"Elijah," she said quietly.
"Hmm?" he hummed in reply without lifting his eyes. The pencil held delicately in his fingers scratched out another answer with confidence.
"Come live with me."
His hand paused in the act of turning a page, but only briefly. Blue eyes began scanning the next lines of text as he answered, "No."
"Why not?" she asked, unsurprised.
"Why should I?" he asked back.
"Because you have nowhere else to go." Carefully, she reached out her hand and placed it over the puzzle he was reading. "I'm offering you a home, Elijah. A roof over your head, a place to sleep and to bathe, food and clothes. A home."
"It is unwise to offer such things without first consulting your husband."
"Rich and I have been talking about it for over a week. He thinks it's a wonderful idea."
Elijah gently laid the pencil on the table and then wrapped his arms around his knees. Giving her a blank stare, he stated, "I'm happy living like this."
"On the streets?"
"What about winter?"
Elijah blinked at her, considering for a moment. Finally, he answered, "In winter, I will be cold."
Julie sighed and lowered her head for a moment in disappointment. She moved her hand away from the book, but when he reached again for the pencil, she snatched it away before he could touch it, placed it in the book's crease to mark the page, and closed the cover. Lifting her eyes to him, she announced, "I'm not giving up on you that easily."
"Why?" he asked. When she did not answer immediately, he continued, "You want me to come live with you so that I can be the replacement for a child you never had." His blank eyes accused her mercilessly.
She just smiled at him. "Perhaps. What's wrong with that?"
"You will be disappointed and ultimately unhappy."
"Only if I have unrealistic expectations," she countered. "If I expect you to be the perfect son that I've always dreamed of." She shook her head. "I won't expect that. I'm too old to have such young, idealistic thoughts. You're a problem, Elijah, a puzzle, and I like puzzles as much as you do."
"Even ones that cannot be solved?" he queried with a small cock of his head.
"Yes, even those. There is satisfaction in the process of solving them, after all, not just in the conclusion."
Slowly, Elijah's hand lifted to his mouth, and he pressed his thumb to his lower lip. Julie smiled. She had come to recognize that gesture to mean that he was thinking. She decided then to offer her final bit of bait.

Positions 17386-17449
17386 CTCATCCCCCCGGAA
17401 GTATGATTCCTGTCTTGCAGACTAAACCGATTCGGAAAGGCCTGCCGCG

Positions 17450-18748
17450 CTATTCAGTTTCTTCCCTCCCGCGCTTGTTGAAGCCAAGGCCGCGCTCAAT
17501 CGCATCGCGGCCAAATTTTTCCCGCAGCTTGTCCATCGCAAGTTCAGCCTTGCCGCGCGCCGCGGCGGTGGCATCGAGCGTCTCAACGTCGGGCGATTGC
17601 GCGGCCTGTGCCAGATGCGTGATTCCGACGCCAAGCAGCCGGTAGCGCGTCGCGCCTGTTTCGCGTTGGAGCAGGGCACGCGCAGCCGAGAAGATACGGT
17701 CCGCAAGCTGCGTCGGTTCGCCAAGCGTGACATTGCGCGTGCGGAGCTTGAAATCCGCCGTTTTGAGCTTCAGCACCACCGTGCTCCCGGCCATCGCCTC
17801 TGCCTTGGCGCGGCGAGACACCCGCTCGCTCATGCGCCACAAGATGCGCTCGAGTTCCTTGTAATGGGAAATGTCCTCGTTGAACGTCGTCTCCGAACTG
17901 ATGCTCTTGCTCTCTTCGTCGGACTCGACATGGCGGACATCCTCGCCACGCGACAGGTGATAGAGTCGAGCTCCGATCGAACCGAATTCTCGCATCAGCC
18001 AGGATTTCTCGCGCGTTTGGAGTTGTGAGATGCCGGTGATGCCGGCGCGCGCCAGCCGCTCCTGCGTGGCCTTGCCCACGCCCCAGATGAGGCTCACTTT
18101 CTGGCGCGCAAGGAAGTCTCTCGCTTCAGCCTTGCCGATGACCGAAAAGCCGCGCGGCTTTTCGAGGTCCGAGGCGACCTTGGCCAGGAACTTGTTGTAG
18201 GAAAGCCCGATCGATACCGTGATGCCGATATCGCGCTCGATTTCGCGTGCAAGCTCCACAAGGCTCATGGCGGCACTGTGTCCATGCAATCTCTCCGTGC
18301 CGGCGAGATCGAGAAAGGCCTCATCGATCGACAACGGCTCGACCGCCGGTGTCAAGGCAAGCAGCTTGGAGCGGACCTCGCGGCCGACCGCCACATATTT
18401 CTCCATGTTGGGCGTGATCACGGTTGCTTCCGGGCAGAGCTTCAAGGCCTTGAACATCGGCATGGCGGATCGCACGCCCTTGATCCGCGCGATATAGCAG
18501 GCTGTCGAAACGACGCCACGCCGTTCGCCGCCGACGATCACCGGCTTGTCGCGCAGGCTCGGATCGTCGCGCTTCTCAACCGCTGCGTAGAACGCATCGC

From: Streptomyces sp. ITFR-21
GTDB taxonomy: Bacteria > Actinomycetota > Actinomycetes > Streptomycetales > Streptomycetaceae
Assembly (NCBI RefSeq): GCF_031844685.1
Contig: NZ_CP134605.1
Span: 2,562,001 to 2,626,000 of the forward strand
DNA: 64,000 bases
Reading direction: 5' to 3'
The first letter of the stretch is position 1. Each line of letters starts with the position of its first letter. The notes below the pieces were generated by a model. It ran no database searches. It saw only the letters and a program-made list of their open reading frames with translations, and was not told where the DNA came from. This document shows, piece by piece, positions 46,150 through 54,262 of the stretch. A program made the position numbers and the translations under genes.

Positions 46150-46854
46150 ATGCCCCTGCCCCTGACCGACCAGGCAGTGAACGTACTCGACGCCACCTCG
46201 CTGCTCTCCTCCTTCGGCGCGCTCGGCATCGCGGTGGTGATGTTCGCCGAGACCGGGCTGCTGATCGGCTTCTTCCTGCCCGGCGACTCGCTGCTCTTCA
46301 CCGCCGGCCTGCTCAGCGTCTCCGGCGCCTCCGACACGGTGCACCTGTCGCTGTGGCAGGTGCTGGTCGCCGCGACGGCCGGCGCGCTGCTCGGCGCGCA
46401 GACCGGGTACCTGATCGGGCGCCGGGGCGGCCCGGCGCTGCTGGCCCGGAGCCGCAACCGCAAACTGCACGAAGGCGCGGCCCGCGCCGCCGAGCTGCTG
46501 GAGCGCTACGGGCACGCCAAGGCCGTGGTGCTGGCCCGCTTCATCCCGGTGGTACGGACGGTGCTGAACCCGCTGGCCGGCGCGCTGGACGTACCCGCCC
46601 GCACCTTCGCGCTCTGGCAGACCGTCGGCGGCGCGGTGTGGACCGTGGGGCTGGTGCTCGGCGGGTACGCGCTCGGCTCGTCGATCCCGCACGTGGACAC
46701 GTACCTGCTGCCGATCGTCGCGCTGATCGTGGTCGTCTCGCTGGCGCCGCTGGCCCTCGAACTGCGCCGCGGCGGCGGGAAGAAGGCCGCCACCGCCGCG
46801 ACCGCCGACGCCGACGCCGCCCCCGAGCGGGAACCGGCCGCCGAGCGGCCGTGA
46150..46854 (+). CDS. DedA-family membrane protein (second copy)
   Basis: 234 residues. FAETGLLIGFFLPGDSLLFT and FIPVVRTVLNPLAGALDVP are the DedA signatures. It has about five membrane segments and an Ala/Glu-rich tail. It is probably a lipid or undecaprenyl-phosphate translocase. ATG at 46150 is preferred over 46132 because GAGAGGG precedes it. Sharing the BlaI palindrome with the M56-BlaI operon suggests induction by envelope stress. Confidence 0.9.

"Besides, if you come live with me and Rich, you can help me with my puzzles. The ones from work."
He shifted his focus to her again. "You are a psychology professor," he stated with a hint of question in the words.
"Yes," she answered, "specializing in criminal psychology. I think you would find my current research to be fascinating."
The small glint of excitement in Elijah's eyes flickered out as fast as it had flared, but Julie had managed to catch it before it died. She smiled to herself, watching as he went back to pushing his thumb back and forth across his lip. This was all for show now, and she knew it. She had won … no, that wasn't right. As far as winning anything was concerned, undoubtedly they both had.
Ethan turned around to see a young man walking up to him with a question in his face. "Yes?"
"Do you know where I could find Professor McCormick? She wasn't in her office."
Ethan checked his watch quickly before replying, "She has a senior seminar right now. It gets out in forty minutes."
"I see," the other said. "Thank you." He made to turn away, but Ethan stopped him.
"Hey, you're in my class, right? Abnormal Psych? Tuesday and Thursday mornings?"
"Yes, I'm in that class." The other smiled. "I believe I recognize you as well."
Ethan smiled back. He liked this guy. He had a friendly attitude, an intelligent face, and an athletic body. On an impulse, he decided to try to form a friendship and held out his hand. "I'm Ethan Moore."
The stranger blinked at the hand for a split second before taking it with an apologetic smile. "I'm sorry," he explained. "I recently transferred here from Japan, and I occasionally still forget about the differences in culture."
"Oh," Ethan quickly replied, "I'm sorry. I didn't mean to --"
"No, it's okay," the other assured him. "I'm in America now. I should act like an American." He grinned. "Which means I should stop being rude and tell you my name. It's Light. Light Yagami."
"Good to meet you, Light."
"The pleasure is mine."